The Fourth Amendment must prevail

Senate Bill 988 would transform law enforcement agencies into a genetic surveillance force, a veritable “23andme" with a badge

Like much of our Bill of Rights, the Fourth Amendment’s prescription against unreasonable searches and seizures by the state was born from our early experience with the British Crown when suspicionless searches were commonplace. But in recent decades, the foundational protections guaranteed by the Fourth Amendment have been steadily eroded, especially when crime is at issue.

Cloaked in hackneyed “tough on crime” claims, state and federal legislators alike have rushed to immolate one constitutional right after another—usually at the expense of the poor, the sick, and always people of color. The unfortunate truth is that it is far simpler for politicians to say they are "tough on crime" than to actually solve it, and legislative efforts designed to punish and incarcerate are easier to sell than solutions intended to heal.

The latest attempt to “improve” our criminal justice system is Senate Bill 988. SB 988 purports to “enhance public safety” and “bring closure to crime victims.” These are, of course, laudable goals supported by every legislator ever elected. But as is often the case, the devil is the details, and upon a cursory review, it is difficult to imagine 14 pages more destructive to constitutional protections than SB 988.

While Pennsylvania currently collects DNA samples from people convicted of hundreds of crimes, SB 988 would expand collection to anyone arrested for those offenses. This bill transforms law enforcement agencies into a genetic surveillance force, a veritable “23andme" with a badge, uploading your most personal information into state and federal databases—all while you are supposedly presumed innocent and still retain an expectation of privacy. Despite its promise to focus on those “arrested for serious violent or sexual crimes,” SB 988 would not only require DNA samples from anyone arrested for a felony, but also for every first-degree misdemeanor offense. Write a bad check to pay your rent? Submit a DNA sample. Pull a false alarm? Surrender a sample. Arrested but not charged? Hand over your DNA. Under 18? Irrelevant. Don’t want to provide a sample? The bill allows law enforcement to either forcibly take it from you or detain you until you submit—even when you might have otherwise been released on your own recognizance.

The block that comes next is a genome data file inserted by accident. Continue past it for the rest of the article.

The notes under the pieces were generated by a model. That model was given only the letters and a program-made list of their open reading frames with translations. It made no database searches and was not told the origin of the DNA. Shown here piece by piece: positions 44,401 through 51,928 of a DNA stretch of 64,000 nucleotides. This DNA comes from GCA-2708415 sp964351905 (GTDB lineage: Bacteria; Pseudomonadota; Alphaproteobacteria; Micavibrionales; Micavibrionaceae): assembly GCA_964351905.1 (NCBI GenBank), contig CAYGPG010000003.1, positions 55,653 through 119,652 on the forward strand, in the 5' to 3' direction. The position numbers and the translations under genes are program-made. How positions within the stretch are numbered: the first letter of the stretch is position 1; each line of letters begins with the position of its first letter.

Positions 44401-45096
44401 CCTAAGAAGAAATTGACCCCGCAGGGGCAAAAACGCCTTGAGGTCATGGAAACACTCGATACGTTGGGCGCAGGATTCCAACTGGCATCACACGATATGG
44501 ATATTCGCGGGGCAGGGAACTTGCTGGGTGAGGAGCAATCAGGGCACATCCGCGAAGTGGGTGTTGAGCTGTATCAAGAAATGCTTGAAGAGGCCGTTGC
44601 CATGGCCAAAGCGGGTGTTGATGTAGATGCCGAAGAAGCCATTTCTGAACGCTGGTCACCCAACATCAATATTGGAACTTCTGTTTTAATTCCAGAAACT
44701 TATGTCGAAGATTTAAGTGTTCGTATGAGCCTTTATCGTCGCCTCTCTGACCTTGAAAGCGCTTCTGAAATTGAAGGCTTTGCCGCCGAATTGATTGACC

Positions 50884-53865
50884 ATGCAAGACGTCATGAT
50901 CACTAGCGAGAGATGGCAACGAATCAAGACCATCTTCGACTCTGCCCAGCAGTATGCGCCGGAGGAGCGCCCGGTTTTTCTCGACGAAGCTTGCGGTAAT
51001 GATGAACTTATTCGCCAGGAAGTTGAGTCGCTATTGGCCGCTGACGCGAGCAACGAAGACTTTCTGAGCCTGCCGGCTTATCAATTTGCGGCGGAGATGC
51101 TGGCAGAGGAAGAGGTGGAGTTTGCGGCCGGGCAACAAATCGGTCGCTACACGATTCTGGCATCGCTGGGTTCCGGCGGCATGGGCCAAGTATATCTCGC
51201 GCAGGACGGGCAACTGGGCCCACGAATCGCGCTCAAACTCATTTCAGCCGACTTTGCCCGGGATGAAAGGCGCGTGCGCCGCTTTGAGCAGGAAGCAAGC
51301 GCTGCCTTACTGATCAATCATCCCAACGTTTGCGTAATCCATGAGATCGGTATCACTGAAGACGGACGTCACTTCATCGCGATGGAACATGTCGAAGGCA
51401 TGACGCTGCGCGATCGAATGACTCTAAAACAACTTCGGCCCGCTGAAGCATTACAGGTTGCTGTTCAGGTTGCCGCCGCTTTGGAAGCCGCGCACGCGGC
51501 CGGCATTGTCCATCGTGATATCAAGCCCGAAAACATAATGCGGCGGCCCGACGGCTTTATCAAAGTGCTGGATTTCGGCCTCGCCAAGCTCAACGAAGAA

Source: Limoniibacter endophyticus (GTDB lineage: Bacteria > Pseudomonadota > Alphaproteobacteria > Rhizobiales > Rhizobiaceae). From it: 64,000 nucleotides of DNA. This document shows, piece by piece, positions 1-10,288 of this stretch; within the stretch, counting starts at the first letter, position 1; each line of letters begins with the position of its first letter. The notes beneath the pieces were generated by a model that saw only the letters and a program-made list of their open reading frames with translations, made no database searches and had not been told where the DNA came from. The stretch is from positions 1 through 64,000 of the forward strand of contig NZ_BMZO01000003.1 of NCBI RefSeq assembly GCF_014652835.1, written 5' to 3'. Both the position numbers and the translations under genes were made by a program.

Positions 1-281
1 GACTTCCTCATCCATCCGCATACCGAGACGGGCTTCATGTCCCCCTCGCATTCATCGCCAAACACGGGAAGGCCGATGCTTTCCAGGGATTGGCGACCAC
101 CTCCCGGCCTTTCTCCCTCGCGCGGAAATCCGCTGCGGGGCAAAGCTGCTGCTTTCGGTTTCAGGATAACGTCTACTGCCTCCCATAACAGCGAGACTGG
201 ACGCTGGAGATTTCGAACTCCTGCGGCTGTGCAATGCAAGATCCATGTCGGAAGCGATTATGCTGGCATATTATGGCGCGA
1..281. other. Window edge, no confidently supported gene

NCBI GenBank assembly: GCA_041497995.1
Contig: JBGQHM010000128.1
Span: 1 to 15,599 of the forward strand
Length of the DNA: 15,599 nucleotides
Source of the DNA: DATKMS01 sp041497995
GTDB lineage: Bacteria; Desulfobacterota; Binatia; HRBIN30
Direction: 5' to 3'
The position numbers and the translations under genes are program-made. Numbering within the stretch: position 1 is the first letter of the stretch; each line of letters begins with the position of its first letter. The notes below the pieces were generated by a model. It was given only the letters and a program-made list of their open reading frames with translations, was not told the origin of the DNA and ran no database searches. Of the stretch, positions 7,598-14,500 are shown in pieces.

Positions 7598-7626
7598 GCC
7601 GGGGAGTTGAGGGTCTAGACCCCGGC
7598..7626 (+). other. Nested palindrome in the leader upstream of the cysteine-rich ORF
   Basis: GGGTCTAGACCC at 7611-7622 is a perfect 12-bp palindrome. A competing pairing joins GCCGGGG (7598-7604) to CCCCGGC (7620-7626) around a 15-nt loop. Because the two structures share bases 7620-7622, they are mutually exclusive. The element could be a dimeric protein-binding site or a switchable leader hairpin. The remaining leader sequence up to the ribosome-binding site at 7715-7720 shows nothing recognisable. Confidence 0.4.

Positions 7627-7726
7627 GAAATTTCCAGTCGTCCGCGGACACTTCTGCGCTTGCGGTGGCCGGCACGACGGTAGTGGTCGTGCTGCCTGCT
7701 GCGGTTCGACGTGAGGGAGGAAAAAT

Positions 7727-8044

SB 988 accomplishes nothing that a warrant couldn’t currently provide. But by erasing any meaningful distinction between those arrested and those convicted, it succeeds in undermining pesky constitutional rights to due process, counsel, and the presumption of innocence. It entrusts an unprecedented expansion of mass genetic surveillance to a system built by mass incarceration. And good luck getting your DNA expunged. In every instance, the burden falls on individuals to petition the court for its removal, including those who were arrested but not charged, charged but acquitted, had charges dismissed, or even had their DNA taken “by mistake.” Even if the legality behind the government taking your DNA upon arrest doesn’t raise alarms, how confident are we that it would not be used for other purposes or that it would be held securely? A DNA database breach or hack would be catastrophic, because unlike changing your password, no one can change their DNA. 

Pre-conviction DNA collection was narrowly upheld by the U.S. Supreme Court in its 5-4 decision in Maryland v. King. But just because the state is permitted to do something, doesn’t mean it should. Indeed, Justice Scalia, interjecting mere seconds into oral argument, exposed the absurdity of using a distant promise of closing cold cases to justify gutting a foundational constitutional protection. In responding to the boasts of the Maryland solicitor that arrestee DNA matches led to several convictions, he quipped, “Well, that's really good. I'll bet if you conducted a lot of unreasonable searches and seizures, you'd get more convictions, too”—concerns he expanded upon in his scathing dissent.

Resources would be better spent on eliminating forensic backlogs or preventing crime by tackling issues of poverty, substance use disorder, and mental health. SB 988 will burden the system with an unfunded mandate to needlessly collect, analyze, and warehouse DNA from those whose allegations do not warrant it and from others who will be found innocent. This is hardly a pathway to public safety, much less justice. 

Perhaps those who believe that warrantless, suspicionless collection of people’s most private information is a fair trade for the mere possibility of an uncertain conviction—like those who champion the passage of SB 988—should be the first in line to surrender their DNA to the state.

State Rep. Dan Miller represents the 42nd Legislative District in Allegheny County and serves as the House Majority Whip